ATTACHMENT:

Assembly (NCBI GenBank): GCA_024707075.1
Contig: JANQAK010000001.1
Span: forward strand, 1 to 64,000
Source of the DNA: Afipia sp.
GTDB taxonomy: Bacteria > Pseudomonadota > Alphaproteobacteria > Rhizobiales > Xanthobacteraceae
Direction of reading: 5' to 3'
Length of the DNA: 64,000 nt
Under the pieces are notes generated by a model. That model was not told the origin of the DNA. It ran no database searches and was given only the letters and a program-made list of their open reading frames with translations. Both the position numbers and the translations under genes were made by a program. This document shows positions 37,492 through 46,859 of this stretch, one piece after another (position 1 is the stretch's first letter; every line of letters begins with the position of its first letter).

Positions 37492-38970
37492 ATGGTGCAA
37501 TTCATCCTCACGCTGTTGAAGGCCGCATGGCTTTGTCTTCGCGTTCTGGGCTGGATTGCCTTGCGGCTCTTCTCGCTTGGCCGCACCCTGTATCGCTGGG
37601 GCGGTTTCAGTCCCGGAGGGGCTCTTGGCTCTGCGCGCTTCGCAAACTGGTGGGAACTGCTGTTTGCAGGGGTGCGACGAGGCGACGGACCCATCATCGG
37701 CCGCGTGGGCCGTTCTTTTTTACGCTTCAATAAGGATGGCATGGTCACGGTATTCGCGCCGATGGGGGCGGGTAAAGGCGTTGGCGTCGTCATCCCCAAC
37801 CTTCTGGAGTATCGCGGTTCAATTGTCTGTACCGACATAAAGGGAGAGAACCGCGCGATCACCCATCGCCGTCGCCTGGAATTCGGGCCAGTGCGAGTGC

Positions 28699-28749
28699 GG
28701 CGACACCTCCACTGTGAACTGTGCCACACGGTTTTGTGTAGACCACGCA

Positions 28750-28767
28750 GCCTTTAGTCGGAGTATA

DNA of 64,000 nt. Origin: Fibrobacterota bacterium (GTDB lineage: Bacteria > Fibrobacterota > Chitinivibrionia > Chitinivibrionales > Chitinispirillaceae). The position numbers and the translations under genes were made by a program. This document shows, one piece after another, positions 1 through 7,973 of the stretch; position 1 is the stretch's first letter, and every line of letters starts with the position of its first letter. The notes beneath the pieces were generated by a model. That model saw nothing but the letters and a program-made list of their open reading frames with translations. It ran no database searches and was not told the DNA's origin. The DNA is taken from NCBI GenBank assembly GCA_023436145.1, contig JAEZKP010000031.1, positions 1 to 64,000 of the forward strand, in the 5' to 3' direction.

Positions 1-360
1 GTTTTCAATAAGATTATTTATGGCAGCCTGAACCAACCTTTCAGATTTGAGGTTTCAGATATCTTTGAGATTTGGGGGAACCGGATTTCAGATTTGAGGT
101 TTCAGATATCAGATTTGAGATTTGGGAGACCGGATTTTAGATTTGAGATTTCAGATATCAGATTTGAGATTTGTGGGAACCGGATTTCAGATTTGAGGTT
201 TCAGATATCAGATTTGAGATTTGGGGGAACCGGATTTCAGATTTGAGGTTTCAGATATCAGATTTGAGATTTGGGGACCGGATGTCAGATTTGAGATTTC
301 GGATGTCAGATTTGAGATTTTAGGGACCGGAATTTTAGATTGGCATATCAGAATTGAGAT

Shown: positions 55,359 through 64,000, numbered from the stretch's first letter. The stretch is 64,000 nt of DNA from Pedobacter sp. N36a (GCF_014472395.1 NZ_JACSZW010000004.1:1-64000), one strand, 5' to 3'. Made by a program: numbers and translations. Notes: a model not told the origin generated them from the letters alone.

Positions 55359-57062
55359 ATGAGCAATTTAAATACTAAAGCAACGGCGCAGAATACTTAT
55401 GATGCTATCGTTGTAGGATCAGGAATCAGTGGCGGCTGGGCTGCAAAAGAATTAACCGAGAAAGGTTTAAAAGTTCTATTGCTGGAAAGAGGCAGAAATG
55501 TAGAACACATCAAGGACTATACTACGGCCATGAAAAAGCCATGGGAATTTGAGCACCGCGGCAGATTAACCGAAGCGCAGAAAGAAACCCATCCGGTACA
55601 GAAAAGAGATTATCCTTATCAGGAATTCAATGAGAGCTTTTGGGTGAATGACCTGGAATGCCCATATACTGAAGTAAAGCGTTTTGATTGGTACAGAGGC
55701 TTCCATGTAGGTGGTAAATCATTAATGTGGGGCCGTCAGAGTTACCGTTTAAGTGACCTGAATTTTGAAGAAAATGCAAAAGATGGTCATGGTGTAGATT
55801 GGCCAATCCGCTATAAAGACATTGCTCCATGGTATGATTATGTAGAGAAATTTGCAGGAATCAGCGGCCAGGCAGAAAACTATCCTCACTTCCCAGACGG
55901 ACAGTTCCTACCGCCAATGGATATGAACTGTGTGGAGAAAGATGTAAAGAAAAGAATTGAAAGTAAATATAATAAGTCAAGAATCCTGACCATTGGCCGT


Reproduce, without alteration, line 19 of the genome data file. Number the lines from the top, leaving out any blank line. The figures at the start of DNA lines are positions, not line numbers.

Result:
28750 GCCTTTAGTCGGAGTATA